On January 1,1992, the Medicare program unveiled a new method for paying physicians known as the Medicare Fee Schedule (MFS). The new fee schedule is a complex system of administrative pricing based on the resource inputs used in producing physician services. The MFS consists of three parts: 1) a Relative Value Scale, which assigns to each medical service a value relative to all other services; 2) a conversion factor, which converts the relative values into dollars; and 3) a geographic adjustment factor, which adjusts payments based on geographic differences in the cost of producing physician services. In this article, the following are addressed: how the relative values were determined; how the geographic adjustment factor was constructed; and how the conversion factor was calculated. In addition, balance billing limits and the Medicare Volume Performance Standards (MVPS) are described. Computer simulations of the impact of the MFS on payments to physicians are presented. The authors found that the MFS will 1) redistribute payments away from surgeons, radiologists, and other procedure-based specialties toward the primary care specialties; 2) redistribute payments away from urban areas toward rural areas; and 3) redistribute payments away from invasive procedures and diagnostic tests toward evaluation and management services. The authors conclude with a discussion of the future refinements of the MFS, its applicability to other payers, and whether it will accomplish its intended purposes.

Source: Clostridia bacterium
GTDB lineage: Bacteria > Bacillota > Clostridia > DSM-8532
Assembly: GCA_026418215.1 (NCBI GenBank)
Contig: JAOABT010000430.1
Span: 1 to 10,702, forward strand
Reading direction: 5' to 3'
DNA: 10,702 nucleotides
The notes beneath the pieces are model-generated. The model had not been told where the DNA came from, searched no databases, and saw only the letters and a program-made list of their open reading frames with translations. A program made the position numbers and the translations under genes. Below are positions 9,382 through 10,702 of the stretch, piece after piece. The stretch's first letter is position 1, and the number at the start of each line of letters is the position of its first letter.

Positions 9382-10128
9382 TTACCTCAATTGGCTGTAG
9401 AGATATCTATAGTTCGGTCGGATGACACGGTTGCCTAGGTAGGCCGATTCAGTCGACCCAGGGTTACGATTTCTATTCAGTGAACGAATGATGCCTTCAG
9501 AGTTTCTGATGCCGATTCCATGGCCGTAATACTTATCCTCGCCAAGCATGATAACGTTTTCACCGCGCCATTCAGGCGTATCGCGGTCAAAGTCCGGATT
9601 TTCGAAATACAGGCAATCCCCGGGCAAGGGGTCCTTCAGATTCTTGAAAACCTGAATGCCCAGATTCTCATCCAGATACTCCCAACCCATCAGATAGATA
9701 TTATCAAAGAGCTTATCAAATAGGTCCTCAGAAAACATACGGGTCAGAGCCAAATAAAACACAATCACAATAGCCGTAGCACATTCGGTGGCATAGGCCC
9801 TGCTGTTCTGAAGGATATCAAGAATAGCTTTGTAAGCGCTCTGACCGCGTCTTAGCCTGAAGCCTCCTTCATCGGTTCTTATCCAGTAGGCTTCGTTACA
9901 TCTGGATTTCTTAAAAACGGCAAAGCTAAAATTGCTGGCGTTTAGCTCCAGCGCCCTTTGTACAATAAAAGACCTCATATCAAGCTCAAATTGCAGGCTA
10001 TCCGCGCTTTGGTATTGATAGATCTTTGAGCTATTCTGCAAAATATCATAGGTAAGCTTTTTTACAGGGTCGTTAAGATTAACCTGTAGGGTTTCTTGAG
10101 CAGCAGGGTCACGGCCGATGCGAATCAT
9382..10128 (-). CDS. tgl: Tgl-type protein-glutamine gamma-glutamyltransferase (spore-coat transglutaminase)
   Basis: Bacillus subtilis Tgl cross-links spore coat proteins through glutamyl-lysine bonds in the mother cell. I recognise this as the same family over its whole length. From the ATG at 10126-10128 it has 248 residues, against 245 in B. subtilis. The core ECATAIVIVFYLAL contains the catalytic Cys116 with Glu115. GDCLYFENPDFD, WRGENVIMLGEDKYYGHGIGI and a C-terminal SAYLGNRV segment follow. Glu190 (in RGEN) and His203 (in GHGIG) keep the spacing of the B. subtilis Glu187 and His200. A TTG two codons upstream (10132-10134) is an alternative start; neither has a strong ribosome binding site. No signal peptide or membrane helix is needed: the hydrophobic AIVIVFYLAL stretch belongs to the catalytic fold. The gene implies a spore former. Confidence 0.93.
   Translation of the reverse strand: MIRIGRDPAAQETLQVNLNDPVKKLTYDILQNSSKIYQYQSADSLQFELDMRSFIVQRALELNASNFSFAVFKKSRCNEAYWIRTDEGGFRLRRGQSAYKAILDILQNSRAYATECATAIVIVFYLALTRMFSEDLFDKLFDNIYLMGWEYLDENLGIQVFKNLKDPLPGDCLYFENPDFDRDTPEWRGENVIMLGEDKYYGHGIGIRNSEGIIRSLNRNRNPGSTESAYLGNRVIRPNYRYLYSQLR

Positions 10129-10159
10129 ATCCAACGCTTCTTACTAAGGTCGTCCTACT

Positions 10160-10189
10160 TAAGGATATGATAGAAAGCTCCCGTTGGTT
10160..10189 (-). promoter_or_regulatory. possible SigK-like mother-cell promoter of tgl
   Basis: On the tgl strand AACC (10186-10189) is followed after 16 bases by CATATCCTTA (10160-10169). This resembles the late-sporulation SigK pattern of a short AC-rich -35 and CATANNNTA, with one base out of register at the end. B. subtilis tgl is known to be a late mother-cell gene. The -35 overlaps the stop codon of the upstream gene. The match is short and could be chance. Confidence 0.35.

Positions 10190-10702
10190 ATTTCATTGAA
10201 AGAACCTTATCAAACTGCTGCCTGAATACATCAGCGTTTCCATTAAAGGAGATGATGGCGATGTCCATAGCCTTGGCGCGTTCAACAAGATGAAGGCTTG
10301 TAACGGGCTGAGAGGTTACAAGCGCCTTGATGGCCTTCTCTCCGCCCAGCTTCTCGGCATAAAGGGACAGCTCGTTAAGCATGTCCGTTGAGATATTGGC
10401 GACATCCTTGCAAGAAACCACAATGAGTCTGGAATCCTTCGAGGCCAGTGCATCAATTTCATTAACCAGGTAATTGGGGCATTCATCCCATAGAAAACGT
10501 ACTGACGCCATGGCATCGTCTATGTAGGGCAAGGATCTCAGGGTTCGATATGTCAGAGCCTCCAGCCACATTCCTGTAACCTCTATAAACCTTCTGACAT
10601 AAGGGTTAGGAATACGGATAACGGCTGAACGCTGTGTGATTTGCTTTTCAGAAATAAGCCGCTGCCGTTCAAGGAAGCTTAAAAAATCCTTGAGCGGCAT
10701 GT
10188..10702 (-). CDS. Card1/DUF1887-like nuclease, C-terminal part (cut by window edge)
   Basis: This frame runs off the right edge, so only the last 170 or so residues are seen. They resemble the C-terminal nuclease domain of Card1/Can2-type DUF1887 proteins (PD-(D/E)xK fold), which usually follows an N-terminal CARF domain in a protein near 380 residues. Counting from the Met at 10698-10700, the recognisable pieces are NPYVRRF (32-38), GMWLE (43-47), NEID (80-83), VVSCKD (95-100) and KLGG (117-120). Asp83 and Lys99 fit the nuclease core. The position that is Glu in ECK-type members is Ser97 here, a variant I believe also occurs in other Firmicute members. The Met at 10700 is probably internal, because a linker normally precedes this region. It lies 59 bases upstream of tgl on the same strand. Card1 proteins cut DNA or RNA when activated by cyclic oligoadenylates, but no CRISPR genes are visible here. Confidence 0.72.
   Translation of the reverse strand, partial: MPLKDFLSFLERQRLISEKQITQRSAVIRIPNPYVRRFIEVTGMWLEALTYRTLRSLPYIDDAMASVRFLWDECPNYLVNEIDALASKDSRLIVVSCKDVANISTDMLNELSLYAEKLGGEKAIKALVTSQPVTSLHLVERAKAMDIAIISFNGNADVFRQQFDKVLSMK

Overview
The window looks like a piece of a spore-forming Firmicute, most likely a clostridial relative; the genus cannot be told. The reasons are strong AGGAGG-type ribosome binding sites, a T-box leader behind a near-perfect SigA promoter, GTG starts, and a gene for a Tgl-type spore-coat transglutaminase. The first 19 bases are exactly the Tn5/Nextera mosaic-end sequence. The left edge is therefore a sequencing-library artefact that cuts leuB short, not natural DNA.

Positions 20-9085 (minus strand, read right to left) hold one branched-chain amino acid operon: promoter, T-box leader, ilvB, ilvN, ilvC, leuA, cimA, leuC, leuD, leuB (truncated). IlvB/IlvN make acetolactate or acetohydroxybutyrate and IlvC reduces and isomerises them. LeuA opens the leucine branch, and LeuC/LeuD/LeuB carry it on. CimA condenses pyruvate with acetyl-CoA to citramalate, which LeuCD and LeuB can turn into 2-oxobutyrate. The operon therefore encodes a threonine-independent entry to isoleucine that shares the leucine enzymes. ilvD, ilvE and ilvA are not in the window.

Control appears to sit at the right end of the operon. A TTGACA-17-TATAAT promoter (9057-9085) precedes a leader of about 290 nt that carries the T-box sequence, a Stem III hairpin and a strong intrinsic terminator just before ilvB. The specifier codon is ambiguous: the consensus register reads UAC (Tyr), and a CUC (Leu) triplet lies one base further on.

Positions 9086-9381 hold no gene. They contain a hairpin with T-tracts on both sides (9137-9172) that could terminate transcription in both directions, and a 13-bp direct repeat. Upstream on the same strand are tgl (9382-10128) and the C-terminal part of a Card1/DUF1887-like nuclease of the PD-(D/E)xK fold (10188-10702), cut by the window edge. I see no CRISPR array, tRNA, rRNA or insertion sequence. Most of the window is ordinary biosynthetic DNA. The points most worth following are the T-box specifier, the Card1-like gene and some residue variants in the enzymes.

|Original language||English (US)|
|State||Published - Nov 1992|
- Medicare Fee Schedule
- Physician payment
ASJC Scopus subject areas
- Public Health, Environmental and Occupational Health